post #4 of 9
Contact LLL and get some hands on help. Get the thrush under control, boost up your supply, and take care of the teething. Give him cold washclothes to suck one before nursing, hylands teething tablets, tylenol if you have to. The popping on and off sounds like teething pain to me and also probably the thrush. And you already know this, but the popping on and off could be nipple preference too. He is so accustomed to the bottles that he doesn't like to "work" for his food.

post #5 of 9
I don't have any advice for you as far as the popping off problem, but can relate to SO much of your story: the stress, the low supply, the intrusive family members, the attempts to be superwoman, etc. I endured the heartbreak of low supply too, and just wanted to say I understand your frustration and your situation. I wanted to share a link with you to an interview I read with Dana Raphael, a medical anthropogist who 'failed to breastfeed' her first child. She discusses the dire need for support in the early days of breastfeeding and states that breastfeeding is the only biological process that relies on culture (in the form of support from a doula-like figure) in order for it to physically work out.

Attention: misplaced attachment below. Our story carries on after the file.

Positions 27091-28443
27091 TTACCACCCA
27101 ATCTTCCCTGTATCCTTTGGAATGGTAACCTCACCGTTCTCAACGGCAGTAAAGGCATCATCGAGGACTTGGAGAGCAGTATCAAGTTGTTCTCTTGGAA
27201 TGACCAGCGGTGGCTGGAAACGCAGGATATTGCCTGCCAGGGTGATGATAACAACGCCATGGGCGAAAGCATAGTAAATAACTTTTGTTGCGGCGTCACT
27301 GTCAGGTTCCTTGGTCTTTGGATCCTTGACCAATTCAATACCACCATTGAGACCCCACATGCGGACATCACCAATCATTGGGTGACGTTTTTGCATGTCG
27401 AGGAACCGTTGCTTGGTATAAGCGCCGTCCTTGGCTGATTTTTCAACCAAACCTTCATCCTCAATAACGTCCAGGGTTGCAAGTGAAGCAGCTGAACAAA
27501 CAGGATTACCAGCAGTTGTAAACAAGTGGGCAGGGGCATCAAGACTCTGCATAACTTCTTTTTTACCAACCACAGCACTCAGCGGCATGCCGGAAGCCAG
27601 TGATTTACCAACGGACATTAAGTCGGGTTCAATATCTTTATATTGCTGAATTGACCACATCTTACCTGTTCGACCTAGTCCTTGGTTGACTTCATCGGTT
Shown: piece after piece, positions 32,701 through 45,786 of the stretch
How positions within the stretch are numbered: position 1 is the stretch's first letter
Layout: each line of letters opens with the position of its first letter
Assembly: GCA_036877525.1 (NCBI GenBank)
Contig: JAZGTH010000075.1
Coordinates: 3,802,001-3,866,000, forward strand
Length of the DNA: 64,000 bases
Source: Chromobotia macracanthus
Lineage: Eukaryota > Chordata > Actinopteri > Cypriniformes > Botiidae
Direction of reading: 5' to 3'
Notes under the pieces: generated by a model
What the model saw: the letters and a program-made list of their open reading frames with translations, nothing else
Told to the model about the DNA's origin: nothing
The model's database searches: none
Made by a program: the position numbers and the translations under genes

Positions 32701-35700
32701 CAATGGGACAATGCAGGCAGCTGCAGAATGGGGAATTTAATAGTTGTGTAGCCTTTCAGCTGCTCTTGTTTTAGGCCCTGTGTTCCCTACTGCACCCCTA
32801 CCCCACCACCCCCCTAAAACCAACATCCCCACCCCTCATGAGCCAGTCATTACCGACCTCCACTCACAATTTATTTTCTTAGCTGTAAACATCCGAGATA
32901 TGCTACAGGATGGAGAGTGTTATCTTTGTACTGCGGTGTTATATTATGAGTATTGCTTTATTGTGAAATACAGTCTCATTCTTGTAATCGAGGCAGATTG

[URL="http://www.childresearch.net/SCIENCE/DIALOGS/2007/index.html"]

In my case, I KNOW I didn't have the support in the start and I strongly believe that my own anxiety, coupled with my daughter's sleepy nursing and the belief that I needed to do everything and make everyone else happy, led to a disastrous start to nursing that I was never able to fix.

I hope things work out for you, but also know that many of us out here are experiencing it too, for many different reasons.
post #6 of 9
Thread Starter 
Quote: